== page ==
Thursday, October 17, 2013

The Naming

Book: The Naming by Alison Croggon
(The First Book of Pellinor)

Description: Maerad is a slave in a desperate and unforgiving settlement, taken there as a child after her family is destroyed in war. She is unaware that she possesses a powerful gift, one that marks her as a member of the School of Pellinor. It is only when she is discovered by Cadvan, one of the great Bards of Lirigon, that her true heritage and extraordinary destiny unfold. Now she and her new teacher must survive a journey through a time and place where the dark forces they battle stem from the deepest recesses of otherworldly terror.
(from the book jacket)

My Thoughts: As the description hints at, this is not a fantasy full of superficial happiness and glittery fairies. Croggon does not hesitate to grapple with the evil and cruelty in the world and in the human soul. But if the land of Annar is full of darkness, it also full of equally good, kind people who refuse to be cowed by the darkness around them.

Croggon is a masterful writer; her descriptions of the land and the people Maerad and Cadvan see are gorgeous--so easy to read, and they make everything just seem to jump off the page. She is equally skilled at describing Maerad's emotions. Maerad is one of the few characters I've read, certainly recently, that is realistic in ways that I didn't even think about until Croggon brought them up, things like Maerad having her period or not behaving consistently all the time (sometimes she's afraid and timid, at other times brave; sometimes she's mature beyond her years, at other times she sulks). She's just a person. Other characters, although of course not described in depth, are also well-developed, and in a sense that seems true to life where bits and pieces are revealed over time.

The Naming is the beginning of an epic fantasy series, in the best sense of an epic (it is actually supposedly based on an ancient Annaran epic poem). It draws heavily from Lord of the Rings in some ways, and that's certainly what it reminds me of, but I'll admit that I much prefer this series. Croggon includes multitudes of female characters performing awesome feats but also just living, there's actual character development, and it's a world that is both distant and familiar.

My one complaint against The Naming is how quickly Maerad changes after she is rescued from slavery. She's rescued... and two or three weeks later she's happily learning how to write (which she's amazingly good at) and use a sword at a School, apparently well-adjusted to her new circumstances. A bit far-fetched to me.

Overall, a fantastic fantasy novel with strong but imperfect characters and an enchanting world. Highly recommended!!!

Friday, October 11, 2013

Reading quote

"If a man wants to be always in God's company, he must pray regularly and read regularly. When we pray, we talk to God; when we read, God talks to us."
                      ~Isidore of Seville

Tuesday, October 8, 2013

Anna Karenina

I'm so sorry for the long silence!! I hope to actually get back to regularly posting now.

Book: Anna Karenina by Leo Tolstoy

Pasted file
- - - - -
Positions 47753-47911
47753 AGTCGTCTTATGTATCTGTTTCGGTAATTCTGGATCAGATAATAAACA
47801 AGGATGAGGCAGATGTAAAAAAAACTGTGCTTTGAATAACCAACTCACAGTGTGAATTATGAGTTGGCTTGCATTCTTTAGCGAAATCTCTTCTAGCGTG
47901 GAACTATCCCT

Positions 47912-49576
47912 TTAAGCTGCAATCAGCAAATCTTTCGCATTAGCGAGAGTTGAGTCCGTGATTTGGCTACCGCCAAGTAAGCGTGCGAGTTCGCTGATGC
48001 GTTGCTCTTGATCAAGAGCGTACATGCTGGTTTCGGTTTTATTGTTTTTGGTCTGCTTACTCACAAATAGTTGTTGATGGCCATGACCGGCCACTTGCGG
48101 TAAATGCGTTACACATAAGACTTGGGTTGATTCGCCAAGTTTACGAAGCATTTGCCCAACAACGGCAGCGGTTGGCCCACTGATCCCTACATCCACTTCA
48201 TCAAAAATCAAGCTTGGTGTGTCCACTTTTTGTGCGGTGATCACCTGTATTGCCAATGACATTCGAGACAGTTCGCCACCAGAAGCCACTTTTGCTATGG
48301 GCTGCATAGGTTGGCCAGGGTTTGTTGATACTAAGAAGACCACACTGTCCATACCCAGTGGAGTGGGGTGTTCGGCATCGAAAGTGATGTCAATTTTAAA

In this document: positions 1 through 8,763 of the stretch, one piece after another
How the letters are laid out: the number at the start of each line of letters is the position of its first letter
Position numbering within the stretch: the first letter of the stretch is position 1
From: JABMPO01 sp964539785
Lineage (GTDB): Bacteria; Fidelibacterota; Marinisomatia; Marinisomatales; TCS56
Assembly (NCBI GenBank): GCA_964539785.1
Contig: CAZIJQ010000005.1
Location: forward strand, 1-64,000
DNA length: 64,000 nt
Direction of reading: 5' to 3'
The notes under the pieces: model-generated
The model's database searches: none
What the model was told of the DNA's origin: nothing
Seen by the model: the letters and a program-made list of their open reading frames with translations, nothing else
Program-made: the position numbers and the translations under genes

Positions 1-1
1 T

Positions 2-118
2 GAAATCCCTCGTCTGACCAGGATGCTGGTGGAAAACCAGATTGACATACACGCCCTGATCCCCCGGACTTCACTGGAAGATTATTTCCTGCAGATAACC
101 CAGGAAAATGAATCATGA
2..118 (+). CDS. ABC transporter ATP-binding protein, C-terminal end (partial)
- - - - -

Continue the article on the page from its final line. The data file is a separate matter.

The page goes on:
Description: Anna Karenina is the complex story of a group of closely-related people in high Russian society (related by blood, by marriage, and simply by acquaintance). Anna, a married woman, is wooed by Vronsky, breaking Kitty's heart. Anna's sister Dolly is heartbroken by her own husband's affairs. Levin is in love with Kitty but almost too shy to admit it. [Full confession: despite the book's name, all of these people are important! And this is a wholly inadequate description, but I'm not sure how much more I can say without giving anything away.]

My Thoughts: I loved it! Tolstoy's writing powerfully created such realistic characters that I truly felt as if they could just walk off the page. Their thoughts and decision-making processes were so realistic! What created this realism for me was Tolstoy's painstaking attention to every detail about the character: their every movement, action, and thought. At times this became tedious (like real life!), but it always expanded my understanding of the character(s). And an interesting note about Tolstoy's style: unlike the oft-quoted writing commandment to "show, don't tell", Tolstoy tells us huge amounts of information about the characters: what they're doing, what they're feeling, the complicated reasons that they're doing and feeling those things--and it worked!!

A huge part of this realism was the fact that a huge portion of the characters ended up making horrible decisions and being miserable. At times it was difficult to read! It was heart-rending to watch characters change from joyful, moral people to miserable, sinful people, often as a result of one single bad decision that they then repeated and compounded over time.

I know that there were huge parts of Anna Karenina that went over my head. It seems very grounded in a specific time and place in Russian history--a time and place that I know little to nothing about. There were references to religious movements, for instance, that ended up being important, but I didn't understand a lot of the specifics about it. This problem was compounded by the fact that I had to give the beautifully annotated version back to the library and finish with an e-book!

Ultimately, a hugely poignant but also joyful examination of human sinfulness and human strivings for more. I thoroughly enjoyed Anna Karenina, and cannot recommend it enough.

A note on the cover: unfortunately the gorgeous cover above is not the one from the version I read. It's perfect--that is exactly how I imagined Anna. I admit I can't even remember what my cover looked like (a slightly blue-tinted black-and-white photograph? Perhaps of fabric?), so it clearly didn't make a huge impression on me.